Hovenweep Colorado is composed of four ancestral Puebloan villages in southwestern Colorado:
The name Anasazi has long been used for the prehistoric farmers of the Four Corners. The term now favored is ancestral Puebloan, indicating they were the ancestors of modern-day Puebloans.
This page will deal only with the four units in Colorado.
It is a continuation of my page on Hovenweep, Utah which covers the Cajon and Square Tower ruins, the visitor center, camping, hiking and lodging outside the Monument.
Holly Ruin -Hovenweep - Photo: NPS
The Holly Group is named for James M. Holly, a trading post operator at Aneth, Utah and later resident of McElmo Canyon, who conducted excavations here in the late 1800s.
The Holly Site includes Holly House, Tilted Tower and Holly Tower, located at the head of Keeley Canyon.
Books and Maps about Hovenweep may be purchased at the Visitor Center, or you may purchase them through Amazon.com by clicking the link below.
Hovenweep National Monument
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Holly Tower is built on the top of a large boulder on the canyon bottom.
Unlike other multi-story towers which were built with outside scaffolding, it appears that Holly Tower was built from the inside, building upward, one floor at a time.
Horse Shoe Ruin - Hovenweep Colorado - Photo: NPS
Horseshoe & Hackberry Groups
This group consists of Horseshoe House, for which the group is named and Horseshoe Tower.
Horseshoe House is composed of four masonry structures that together form a horseshoe shape.
Horseshoe Tower is built on a point from which observers could clearly look down into Horseshoe Canyon.
Masonry - Hovenweep - Photo: NPS
This site is located about 500 yards east of the Horseshoe structures.
Because of its proximity to a constant supply of water in the canyon, the Hackberry Group may have contained the largest population of all the Hovenweep groups.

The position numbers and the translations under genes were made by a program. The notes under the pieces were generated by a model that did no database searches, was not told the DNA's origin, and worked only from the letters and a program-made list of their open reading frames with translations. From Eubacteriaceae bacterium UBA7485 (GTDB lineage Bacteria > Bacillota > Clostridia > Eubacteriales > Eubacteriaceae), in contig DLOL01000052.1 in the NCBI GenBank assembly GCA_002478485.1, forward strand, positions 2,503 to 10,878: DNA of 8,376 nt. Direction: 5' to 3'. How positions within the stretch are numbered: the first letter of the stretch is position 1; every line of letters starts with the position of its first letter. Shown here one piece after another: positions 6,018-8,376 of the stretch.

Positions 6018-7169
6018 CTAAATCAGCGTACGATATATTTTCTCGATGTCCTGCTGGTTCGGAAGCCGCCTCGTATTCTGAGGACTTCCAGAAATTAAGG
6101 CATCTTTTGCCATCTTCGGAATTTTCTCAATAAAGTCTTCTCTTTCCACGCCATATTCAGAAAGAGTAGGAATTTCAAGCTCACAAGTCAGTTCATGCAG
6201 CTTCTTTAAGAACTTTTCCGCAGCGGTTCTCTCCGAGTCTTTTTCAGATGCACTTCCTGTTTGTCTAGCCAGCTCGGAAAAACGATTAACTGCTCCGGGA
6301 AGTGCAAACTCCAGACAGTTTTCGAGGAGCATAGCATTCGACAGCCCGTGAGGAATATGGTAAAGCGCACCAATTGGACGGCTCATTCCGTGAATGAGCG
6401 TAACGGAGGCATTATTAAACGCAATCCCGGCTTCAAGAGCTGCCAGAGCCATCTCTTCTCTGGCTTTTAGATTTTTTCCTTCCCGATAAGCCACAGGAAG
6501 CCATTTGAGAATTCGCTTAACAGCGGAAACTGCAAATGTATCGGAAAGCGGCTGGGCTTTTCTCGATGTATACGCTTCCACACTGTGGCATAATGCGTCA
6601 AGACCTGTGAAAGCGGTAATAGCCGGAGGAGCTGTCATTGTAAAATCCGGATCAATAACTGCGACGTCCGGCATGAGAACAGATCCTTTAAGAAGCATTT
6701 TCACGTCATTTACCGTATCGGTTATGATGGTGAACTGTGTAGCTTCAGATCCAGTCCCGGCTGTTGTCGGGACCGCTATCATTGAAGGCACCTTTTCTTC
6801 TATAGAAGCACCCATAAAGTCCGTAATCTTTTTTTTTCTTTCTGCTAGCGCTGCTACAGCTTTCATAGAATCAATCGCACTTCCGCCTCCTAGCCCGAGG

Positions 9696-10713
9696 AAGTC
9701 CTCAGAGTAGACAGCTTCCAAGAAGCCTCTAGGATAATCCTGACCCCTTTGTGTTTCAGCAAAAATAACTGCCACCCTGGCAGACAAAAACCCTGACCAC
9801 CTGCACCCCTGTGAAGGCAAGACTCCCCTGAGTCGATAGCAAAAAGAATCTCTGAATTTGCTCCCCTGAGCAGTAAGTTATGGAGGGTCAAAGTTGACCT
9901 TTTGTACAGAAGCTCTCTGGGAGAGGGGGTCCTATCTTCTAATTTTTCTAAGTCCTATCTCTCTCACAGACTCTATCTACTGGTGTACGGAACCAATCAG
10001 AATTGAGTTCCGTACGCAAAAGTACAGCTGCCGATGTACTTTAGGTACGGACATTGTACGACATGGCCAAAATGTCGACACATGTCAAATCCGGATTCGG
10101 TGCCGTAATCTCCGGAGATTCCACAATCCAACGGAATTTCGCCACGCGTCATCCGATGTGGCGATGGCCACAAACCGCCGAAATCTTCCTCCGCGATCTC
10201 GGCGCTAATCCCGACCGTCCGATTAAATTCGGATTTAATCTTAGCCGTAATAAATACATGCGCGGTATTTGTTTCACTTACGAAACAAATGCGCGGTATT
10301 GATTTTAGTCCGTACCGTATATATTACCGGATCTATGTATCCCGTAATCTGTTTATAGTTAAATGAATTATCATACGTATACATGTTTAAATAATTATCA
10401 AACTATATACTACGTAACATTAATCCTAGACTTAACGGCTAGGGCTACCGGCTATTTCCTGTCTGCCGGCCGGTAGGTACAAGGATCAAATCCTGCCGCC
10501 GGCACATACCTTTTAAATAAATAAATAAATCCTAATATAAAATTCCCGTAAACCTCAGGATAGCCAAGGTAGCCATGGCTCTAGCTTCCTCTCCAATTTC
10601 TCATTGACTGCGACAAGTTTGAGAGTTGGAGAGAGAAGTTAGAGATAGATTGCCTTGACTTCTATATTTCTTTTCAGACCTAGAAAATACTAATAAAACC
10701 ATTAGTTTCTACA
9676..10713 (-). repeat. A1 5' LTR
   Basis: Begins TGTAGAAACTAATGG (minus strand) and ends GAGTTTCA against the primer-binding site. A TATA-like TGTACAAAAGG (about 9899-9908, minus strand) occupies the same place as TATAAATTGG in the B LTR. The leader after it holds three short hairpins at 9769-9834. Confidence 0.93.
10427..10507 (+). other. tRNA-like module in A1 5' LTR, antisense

As many as 250 to 350 people may have lived here.
Cutthroat Ruin - Hovenweep Colorado - Photo: NPS
Cutthroat Castle Group
Unlike the other units in Hovenweep, which became a National Monument on March 2, 1923, when President Warren G. Harding proclaimed Hovenweep part of the National Park System, this group was not included until 1956.
In fact, it was not “discovered” until 1929 when it was first documented by archaeologist Paul Martin.
Cutthroat Ruins - Hovenweep Colorado - Photo: NPS
Two other oddities define this group
• the structures at Cutthroat Castle are not located immediately at the head of a canyon, but further downstream
• Puebloan kivas are usually built into the earth, whereas the Cutthroat Castle kiva is incorporated into Cutthroat Castle, which rests on top of a boulder.
This group is located near Cortez and, as of November 2012, is not described in the National Park Service (NPS) “Hovenweep National Monument Guide.”
However, there is presently a page under construction on the NPS Hovenweep website.
According to the Crow Canyon Archaeological Center,
“…the 142-acre unit comprises one of the best-preserved archaeological landscapes in the Mesa Verde region….
Goodman Point Pueblo, the largest site in the unit and one of the largest in the entire region, is listed on the National Register of Historic Places….
The Village included “… a great kiva, multiple plazas, and a large, multistory, D-shaped building…”
References and Resources
Crow Canyon Organization
National Park Service http://www.nps.gov/